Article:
Indeed, individual parliamentarians have declared assets that outdo the entire British Cabinet. It is impossible to understand the political economy of India’s reforms, its limited scope and ambitions, without first understanding the reality of Indian party politics, the dynasties at its heart, and how the feudals have made the state their handmaiden. India’s politicians make sure that they extract their pound of flesh from the economy.
Broad support for shallow reform
This political feudalism is mated to a modern sector of the economy and a growing middle class that apply counter-pressure points. Industry and trade have to function, and some semblance of law and order has to be maintained. The English-language media, including business publications, call for more market-oriented reforms, while the cleaner elements in the business world look for an end to corruption and cronyism. Civil-society organisations work at the grass roots to expose malfeasance and misfeasance, and the courts are independent.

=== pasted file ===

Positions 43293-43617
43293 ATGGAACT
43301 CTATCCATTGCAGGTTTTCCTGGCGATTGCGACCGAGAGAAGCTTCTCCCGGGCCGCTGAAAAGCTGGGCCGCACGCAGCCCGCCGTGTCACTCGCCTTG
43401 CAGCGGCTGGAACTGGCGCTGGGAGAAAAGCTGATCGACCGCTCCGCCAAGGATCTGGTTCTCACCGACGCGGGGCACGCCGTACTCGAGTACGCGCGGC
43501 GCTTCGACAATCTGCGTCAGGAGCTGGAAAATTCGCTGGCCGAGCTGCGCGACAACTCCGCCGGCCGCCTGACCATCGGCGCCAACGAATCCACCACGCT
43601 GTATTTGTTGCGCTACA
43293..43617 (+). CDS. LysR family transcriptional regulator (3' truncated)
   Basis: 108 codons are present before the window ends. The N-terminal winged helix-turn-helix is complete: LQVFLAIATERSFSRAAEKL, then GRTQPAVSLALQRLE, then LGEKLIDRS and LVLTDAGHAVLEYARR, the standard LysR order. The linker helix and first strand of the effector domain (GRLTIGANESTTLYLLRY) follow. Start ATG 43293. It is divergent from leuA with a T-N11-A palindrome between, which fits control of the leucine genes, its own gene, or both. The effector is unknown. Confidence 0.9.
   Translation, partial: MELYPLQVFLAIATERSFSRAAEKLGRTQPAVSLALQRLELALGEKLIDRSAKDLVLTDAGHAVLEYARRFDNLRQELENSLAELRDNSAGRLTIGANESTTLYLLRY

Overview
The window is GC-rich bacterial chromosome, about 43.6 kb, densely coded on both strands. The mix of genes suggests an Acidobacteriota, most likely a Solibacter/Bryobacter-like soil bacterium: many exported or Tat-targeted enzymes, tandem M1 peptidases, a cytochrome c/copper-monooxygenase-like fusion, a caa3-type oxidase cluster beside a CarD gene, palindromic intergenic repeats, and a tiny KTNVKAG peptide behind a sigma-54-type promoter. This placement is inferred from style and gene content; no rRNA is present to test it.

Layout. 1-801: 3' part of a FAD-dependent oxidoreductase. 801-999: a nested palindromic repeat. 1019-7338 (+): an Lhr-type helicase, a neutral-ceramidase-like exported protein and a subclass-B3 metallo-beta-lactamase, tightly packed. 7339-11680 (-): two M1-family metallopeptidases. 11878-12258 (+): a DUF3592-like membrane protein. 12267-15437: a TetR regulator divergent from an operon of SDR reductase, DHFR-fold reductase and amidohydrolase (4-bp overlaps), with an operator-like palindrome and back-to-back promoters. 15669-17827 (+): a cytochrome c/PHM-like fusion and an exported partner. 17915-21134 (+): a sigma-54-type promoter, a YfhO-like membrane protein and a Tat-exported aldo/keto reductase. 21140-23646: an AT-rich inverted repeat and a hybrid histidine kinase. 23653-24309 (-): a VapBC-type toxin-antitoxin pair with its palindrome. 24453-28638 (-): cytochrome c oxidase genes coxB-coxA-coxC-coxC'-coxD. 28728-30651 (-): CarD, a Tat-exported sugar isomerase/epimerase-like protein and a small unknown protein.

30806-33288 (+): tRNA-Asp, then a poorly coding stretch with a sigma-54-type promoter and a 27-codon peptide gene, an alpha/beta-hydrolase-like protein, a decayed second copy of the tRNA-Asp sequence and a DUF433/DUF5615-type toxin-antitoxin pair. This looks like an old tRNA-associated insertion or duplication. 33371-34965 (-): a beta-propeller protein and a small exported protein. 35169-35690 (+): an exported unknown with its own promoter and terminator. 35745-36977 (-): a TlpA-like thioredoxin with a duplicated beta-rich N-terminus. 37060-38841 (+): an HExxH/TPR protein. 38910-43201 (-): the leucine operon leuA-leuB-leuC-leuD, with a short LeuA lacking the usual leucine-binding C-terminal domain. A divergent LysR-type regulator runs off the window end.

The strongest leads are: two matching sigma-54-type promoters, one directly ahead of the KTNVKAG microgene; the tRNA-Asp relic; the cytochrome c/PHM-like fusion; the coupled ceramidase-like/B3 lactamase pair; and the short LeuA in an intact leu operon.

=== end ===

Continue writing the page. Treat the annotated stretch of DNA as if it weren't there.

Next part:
At the same time, urbanisation reduces the role of caste- and community-oriented identity politics, because city dwellers tend to be more interested in issues such as clean air and proper water supply and, therefore, are less likely to simply vote according to their caste or community markers. The result of the interplay of these different forces is the stop-go, piecemeal, partial reform that India has seen since 1991. Where reform has been more comprehensive, it is because even though the changes faced resistance in political circles where old ways of thinking persisted, such resistance had no political resonance with voters.